On New Year’s Eve, the same day she announced her intention to run for president, Senator Elizabeth Warren cracked open a cold one on Instagram Live. After exiting a swearing-in ceremony for state lawmakers yesterday, reporters clamored to know just what was in the bottle. Sen. Warren initially ignored the question, but when asked again, she quipped, “I drink Michelob Ultra, the club soda of beers.”
The vitriol from right-wing media was immediate. The Daily Mail sneered, “Presidential hopeful Elizabeth Warren is blasted for 'desperate' and 'try hard' Instagram Live video which shows her chugging on a beer.” Meanwhile, Breitbart News attempted to lump Sen. Warren in with Rep. Alexandria Ocasio-Cortez, who has been known to talk politics while cooking via Instagram Live. At least one conservative outlet cried foul that Sen. Warren was free to talk about her fondness for beer after Judge Brett Kavanaugh was criticized for it—nevermind that the latter controversy was about accusations of sexual assault and perjury. Beer wasn’t the point in that trial, just as it isn’t the point here.
Nevertheless, panelists on the Fox News show Outnumbered demanded, “Somebody tell me why beer? Why that beverage? Is that to appeal to, like, male voters? I’m just wondering because she’s playing the gender card, but I’m confused.” Another of the panelists went on to say, “It’s not misogynistic to think that Elizabeth Warren is a terrible candidate and a terrible human being. Those things are true.”
It is, however, decidedly misogynistic to gender beer in the first place, or to smear a female politician for drinking it. Attempting to tie Warren’s beer to male voters is nothing but unvarnished sexism. The fact that it’s even a story is evidence of this. Who would bat an eye if a male senator drank a beer?
Attempting to tie Warren’s beer to male voters is nothing but unvarnished sexism. Who would bat an eye if a male senator drank a beer?”
Sen. Warren’s drink may well have been a calculated decision, but that would hardly make it an anomaly. Plenty of politicians have grabbed a brewski over the years—either because they felt a need to show what a good-old-regular-Joe they are or because running for office drives one to drink. Beer can act as “a badge of down-to-earth authenticity, a sign of fellowship with ordinary folk,” as Mark Arsenault wrote in The Boston Globe. President Obama famously brewed beer at the White House and used it to try and defuse a tense conversation in what the media dubbed a “beer summit” in 2009.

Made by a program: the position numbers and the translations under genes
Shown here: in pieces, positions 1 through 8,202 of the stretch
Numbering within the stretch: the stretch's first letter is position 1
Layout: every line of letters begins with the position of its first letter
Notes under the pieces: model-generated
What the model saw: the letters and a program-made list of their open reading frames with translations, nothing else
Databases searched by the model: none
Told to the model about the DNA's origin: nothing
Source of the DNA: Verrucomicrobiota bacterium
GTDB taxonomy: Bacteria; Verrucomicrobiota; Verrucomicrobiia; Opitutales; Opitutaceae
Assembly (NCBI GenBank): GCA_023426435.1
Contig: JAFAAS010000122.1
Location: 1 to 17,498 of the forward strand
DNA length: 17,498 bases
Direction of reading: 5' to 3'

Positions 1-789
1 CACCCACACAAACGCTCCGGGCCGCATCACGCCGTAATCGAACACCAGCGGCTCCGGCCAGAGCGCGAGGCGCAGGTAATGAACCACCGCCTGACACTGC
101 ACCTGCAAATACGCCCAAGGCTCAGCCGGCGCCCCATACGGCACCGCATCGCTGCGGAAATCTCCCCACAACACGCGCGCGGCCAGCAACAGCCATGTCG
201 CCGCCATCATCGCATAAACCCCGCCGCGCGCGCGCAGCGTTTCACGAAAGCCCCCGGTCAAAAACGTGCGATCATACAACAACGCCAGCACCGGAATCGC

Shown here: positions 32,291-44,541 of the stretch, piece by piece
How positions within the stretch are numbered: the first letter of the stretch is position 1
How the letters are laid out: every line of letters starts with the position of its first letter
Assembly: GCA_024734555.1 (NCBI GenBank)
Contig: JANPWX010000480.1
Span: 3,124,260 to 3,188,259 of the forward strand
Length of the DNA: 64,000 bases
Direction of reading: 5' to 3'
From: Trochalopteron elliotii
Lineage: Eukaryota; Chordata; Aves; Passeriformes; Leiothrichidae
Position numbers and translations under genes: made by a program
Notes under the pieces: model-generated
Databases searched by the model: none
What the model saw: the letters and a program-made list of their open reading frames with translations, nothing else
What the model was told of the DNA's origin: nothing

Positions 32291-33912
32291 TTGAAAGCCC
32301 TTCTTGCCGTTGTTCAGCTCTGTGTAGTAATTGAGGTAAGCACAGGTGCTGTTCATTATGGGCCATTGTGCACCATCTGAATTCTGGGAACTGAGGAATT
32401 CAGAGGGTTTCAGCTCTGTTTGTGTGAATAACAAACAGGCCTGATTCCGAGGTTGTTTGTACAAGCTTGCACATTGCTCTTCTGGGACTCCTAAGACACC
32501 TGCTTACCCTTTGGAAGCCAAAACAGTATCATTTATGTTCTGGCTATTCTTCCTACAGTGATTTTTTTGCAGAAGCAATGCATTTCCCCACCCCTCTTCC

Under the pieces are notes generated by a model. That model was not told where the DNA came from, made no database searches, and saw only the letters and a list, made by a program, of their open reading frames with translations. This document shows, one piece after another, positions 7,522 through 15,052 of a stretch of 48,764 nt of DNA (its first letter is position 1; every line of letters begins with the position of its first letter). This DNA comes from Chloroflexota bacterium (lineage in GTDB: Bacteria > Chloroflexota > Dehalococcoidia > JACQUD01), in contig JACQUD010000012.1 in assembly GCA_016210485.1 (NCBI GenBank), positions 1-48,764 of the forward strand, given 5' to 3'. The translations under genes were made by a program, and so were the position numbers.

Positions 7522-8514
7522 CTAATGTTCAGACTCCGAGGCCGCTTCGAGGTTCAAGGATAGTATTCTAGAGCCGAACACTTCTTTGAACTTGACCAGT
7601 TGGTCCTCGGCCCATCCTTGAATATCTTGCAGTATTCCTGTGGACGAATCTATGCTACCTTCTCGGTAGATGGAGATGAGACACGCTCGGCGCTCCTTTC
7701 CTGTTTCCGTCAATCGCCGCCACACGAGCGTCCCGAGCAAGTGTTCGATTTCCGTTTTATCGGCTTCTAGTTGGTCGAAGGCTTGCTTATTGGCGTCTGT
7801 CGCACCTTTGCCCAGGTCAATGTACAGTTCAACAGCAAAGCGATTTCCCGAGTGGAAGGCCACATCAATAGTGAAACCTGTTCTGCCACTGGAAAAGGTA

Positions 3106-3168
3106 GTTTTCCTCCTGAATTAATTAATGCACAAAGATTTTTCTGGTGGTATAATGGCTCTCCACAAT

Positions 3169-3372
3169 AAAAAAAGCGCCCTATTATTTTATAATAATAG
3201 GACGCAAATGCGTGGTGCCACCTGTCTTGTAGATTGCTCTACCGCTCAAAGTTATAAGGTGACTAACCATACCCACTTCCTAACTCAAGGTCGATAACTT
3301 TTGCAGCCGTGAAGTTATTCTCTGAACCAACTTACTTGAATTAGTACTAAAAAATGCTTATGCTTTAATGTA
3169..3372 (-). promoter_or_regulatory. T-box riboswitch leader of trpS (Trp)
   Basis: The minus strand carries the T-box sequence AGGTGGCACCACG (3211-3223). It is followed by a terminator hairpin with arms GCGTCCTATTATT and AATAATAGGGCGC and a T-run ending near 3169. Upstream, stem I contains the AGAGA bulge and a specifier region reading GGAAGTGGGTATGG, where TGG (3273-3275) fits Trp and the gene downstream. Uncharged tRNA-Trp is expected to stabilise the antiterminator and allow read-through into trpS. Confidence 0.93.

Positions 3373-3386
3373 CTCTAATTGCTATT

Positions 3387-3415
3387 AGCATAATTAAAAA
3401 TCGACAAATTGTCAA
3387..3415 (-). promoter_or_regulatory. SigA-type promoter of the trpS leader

Pundits have a long history of over-analyzing the food and beverage preferences of politicians, just as politicians from both the right and left have a long history of using their consumption habits to identify with voters. Pancake breakfasts and church potlucks were a requisite part of the campaign trail long before Rep. Ocasio-Cortez busted out the Instant Pot to make mac ‘n’ cheese. And while posing with a corn dog at the Iowa State Fair may be “worth its weight in electoral gold,” a dietary misstep can have dire ramifications, like the pointless firestorm Cynthia Nixon inadvertently ignited over her bagel order. In the run-up to the midterms last year, Senator Ted Cruz attacked his Democratic opponent Beto O’Rourke by saying he planned to ban barbecue in Texas—Cruz later claimed it had been a joke—though O’Rourke had attempted to garner support by hosting more than 100 barbecues in a single day the previous fall. Ordering decisions have become such a minefield that both presidential candidates tried to avoid eating in public during the last election.
Regardless of whether or not you think Sen. Warren would make a good presidential candidate, the level of bile is wildly out of proportion for the situation. If this is how electoral proceedings are kicking off, it’s going to be a long, long two years. In the meantime, we might all be better off if we let the women (and men) in question drink whatever they damn well please.